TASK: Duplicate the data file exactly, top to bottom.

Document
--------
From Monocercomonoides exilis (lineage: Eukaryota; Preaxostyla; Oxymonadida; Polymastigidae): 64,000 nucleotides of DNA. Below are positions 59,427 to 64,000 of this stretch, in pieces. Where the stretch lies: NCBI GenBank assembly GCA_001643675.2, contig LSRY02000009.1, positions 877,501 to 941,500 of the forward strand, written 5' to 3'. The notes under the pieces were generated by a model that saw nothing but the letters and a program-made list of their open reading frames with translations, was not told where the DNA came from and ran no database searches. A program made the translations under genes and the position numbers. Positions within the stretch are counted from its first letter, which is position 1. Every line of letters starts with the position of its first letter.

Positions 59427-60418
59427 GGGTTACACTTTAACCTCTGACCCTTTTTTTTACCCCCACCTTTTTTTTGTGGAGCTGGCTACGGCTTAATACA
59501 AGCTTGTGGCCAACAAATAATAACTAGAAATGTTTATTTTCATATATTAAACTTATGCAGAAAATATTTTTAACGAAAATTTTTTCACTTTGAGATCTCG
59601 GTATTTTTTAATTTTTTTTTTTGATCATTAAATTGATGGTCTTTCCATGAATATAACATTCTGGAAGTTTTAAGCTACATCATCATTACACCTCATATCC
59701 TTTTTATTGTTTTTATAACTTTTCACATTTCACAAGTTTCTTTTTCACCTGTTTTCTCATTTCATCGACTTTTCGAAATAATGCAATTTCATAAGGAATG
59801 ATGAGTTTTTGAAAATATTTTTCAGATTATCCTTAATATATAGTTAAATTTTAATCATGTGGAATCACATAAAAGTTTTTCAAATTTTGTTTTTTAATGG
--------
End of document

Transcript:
From Monocercomonoides exilis (lineage: Eukaryota; Preaxostyla; Oxymonadida; Polymastigidae): 64,000 nucleotides of DNA. Below are positions 59,427 to 64,000 of this stretch, in pieces. Where the stretch lies: NCBI GenBank assembly GCA_001643675.2, contig LSRY02000009.1, positions 877,501 to 941,500 of the forward strand, written 5' to 3'. The notes under the pieces were generated by a model that saw nothing but the letters and a program-made list of their open reading frames with translations, was not told where the DNA came from and ran no database searches. A program made the translations under genes and the position numbers. Positions within the stretch are counted from its first letter, which is position 1. Every line of letters starts with the position of its first letter.

Positions 59427-60418
59427 GGGTTACACTTTAACCTCTGACCCTTTTTTTTACCCCCACCTTTTTTTTGTGGAGCTGGCTACGGCTTAATACA
59501 AGCTTGTGGCCAACAAATAATAACTAGAAATGTTTATTTTCATATATTAAACTTATGCAGAAAATATTTTTAACGAAAATTTTTTCACTTTGAGATCTCG
59601 GTATTTTTTAATTTTTTTTTTTGATCATTAAATTGATGGTCTTTCCATGAATATAACATTCTGGAAGTTTTAAGCTACATCATCATTACACCTCATATCC
59701 TTTTTATTGTTTTTATAACTTTTCACATTTCACAAGTTTCTTTTTCACCTGTTTTCTCATTTCATCGACTTTTCGAAATAATGCAATTTCATAAGGAATG
59801 ATGAGTTTTTGAAAATATTTTTCAGATTATCCTTAATATATAGTTAAATTTTAATCATGTGGAATCACATAAAAGTTTTTCAAATTTTGTTTTTTAATGG